NEW YORK (CNN) - A federal appeals court in New York on Thursday became the nation's second to deem the Defense of Marriage Act unconstitutional.
The divisive Clinton-era law was passed in 1996 and bars federal recognition of same-sex marriages and says states cannot be forced to recognize such marriages from other states.
The court determined that the federal law violates the Constitution's equal protection clause. A federal appeals court in Boston made a similar ruling in May, but the moves are considered largely symbolic as the issue is expected to be eventually decided by the U.S. Supreme Court.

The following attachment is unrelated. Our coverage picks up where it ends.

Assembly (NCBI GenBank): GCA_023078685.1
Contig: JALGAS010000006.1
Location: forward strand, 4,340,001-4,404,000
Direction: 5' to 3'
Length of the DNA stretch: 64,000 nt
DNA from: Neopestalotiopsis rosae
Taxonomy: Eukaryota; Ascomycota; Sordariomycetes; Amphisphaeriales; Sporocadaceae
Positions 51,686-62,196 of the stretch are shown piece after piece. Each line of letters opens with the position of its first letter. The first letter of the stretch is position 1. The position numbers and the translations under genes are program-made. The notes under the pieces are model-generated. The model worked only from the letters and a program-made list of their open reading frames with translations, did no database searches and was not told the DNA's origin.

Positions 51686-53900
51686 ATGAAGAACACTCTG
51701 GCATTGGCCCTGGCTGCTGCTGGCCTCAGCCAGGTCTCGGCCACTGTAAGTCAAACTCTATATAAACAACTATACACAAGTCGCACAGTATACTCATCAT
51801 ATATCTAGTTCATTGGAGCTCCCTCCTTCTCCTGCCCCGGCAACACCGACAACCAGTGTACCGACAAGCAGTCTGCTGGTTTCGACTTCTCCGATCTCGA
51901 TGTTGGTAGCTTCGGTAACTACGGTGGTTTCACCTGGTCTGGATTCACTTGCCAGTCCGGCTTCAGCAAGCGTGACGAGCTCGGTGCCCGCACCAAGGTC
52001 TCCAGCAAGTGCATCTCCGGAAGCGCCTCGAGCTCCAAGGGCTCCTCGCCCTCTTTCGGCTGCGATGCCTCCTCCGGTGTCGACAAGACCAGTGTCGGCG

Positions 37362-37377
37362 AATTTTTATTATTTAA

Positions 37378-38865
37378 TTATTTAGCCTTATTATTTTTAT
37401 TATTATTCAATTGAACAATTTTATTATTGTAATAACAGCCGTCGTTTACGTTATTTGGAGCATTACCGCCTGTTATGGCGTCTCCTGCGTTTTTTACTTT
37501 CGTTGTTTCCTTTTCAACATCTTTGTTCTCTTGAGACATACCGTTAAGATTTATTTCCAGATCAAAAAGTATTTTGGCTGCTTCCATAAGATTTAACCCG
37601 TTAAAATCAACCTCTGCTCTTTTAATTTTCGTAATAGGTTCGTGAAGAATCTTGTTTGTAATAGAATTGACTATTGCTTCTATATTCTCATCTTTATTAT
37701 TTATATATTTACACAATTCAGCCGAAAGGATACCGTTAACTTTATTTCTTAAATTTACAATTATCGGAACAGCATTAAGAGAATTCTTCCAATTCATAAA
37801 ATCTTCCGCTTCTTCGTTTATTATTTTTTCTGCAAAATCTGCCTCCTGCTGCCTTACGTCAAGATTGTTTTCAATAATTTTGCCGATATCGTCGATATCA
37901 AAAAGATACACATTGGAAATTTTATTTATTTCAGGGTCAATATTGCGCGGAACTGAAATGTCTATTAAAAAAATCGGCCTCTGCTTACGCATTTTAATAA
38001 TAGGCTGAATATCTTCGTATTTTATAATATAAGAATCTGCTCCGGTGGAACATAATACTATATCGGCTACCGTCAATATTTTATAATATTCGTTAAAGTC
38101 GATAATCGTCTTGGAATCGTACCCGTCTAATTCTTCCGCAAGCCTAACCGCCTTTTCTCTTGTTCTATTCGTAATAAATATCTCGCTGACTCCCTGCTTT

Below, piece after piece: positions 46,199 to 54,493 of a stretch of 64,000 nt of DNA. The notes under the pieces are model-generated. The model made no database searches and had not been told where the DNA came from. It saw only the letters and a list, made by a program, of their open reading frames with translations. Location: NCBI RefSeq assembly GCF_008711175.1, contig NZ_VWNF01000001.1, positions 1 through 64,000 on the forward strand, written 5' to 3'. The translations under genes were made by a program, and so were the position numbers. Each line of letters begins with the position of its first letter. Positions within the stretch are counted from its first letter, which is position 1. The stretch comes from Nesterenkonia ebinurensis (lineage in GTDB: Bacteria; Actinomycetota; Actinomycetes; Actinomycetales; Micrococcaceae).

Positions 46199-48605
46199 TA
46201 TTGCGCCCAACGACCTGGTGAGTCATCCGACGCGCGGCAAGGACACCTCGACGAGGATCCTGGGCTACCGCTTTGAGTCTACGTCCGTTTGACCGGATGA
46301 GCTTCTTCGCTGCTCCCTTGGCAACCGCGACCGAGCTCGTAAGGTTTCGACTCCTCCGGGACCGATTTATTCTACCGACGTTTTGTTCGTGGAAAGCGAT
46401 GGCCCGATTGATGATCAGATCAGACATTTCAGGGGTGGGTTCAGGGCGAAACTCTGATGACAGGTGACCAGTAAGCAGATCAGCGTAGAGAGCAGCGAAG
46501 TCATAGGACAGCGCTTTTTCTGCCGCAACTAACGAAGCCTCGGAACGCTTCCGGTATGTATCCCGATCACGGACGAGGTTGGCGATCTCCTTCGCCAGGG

In February, the Obama administration ordered the Justice Department to stop defending the constitutionality of the law.
Currently, Massachusetts, Connecticut, Iowa, Vermont, New Hampshire, New York and the District of Columbia issue marriage licenses to same-sex couples.
Maryland, Washington, Maine and Minnesota are voting on the issue in November referendums.
Five states -- Delaware, Hawaii, Illinois, New Jersey and Rhode Island -- currently allow civil unions that provide rights similar to marriage.
CNN's Mark Norman contributed to this report
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